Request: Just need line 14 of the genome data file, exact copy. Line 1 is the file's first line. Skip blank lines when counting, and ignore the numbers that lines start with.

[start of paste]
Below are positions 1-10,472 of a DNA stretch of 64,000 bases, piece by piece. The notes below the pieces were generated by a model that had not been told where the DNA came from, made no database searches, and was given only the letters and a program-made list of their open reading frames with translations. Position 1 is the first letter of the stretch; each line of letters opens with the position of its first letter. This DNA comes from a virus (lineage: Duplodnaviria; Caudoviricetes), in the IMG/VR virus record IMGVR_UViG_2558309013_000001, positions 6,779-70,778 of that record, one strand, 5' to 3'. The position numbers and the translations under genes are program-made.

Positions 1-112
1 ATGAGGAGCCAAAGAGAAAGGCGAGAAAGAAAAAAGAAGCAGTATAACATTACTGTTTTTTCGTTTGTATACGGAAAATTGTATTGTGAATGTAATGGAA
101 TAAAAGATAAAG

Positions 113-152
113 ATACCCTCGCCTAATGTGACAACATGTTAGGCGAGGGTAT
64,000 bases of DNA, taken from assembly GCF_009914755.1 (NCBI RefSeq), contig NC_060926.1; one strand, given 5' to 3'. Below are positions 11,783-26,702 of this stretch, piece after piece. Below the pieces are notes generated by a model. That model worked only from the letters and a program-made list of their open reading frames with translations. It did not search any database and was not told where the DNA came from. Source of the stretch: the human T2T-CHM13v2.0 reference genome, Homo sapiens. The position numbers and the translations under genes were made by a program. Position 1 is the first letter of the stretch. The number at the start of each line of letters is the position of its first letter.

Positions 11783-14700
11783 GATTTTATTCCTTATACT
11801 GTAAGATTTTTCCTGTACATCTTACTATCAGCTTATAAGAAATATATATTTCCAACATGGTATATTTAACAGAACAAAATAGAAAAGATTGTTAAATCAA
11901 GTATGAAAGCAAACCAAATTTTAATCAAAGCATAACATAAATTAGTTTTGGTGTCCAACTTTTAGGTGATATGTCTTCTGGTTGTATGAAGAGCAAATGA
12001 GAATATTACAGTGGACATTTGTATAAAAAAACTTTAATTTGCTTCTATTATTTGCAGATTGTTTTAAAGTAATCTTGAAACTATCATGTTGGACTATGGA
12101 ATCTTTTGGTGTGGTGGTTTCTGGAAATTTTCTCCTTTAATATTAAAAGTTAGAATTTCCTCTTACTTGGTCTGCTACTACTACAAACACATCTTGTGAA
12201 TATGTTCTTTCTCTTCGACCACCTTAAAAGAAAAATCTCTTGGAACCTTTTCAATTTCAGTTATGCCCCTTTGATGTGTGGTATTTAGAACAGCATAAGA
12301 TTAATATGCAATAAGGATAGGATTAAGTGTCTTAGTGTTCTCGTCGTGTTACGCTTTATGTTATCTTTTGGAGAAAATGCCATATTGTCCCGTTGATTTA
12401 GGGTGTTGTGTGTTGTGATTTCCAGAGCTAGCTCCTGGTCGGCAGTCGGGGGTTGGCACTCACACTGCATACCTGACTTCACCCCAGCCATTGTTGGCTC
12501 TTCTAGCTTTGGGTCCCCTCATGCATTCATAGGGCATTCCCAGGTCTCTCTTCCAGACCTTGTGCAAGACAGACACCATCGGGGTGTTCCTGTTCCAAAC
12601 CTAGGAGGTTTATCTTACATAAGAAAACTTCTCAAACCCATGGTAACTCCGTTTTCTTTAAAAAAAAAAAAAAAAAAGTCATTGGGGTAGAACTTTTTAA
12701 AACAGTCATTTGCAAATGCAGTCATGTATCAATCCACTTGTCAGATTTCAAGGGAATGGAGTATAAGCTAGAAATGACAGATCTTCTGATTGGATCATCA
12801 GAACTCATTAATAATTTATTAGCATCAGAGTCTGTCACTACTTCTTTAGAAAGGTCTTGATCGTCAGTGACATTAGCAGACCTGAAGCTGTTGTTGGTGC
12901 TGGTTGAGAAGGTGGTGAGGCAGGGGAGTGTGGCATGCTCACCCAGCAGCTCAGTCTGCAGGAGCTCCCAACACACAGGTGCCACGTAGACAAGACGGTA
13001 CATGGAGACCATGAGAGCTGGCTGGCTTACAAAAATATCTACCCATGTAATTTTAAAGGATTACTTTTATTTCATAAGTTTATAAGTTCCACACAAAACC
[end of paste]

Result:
12201 TATGTTCTTTCTCTTCGACCACCTTAAAAGAAAAATCTCTTGGAACCTTTTCAATTTCAGTTATGCCCCTTTGATGTGTGGTATTTAGAACAGCATAAGA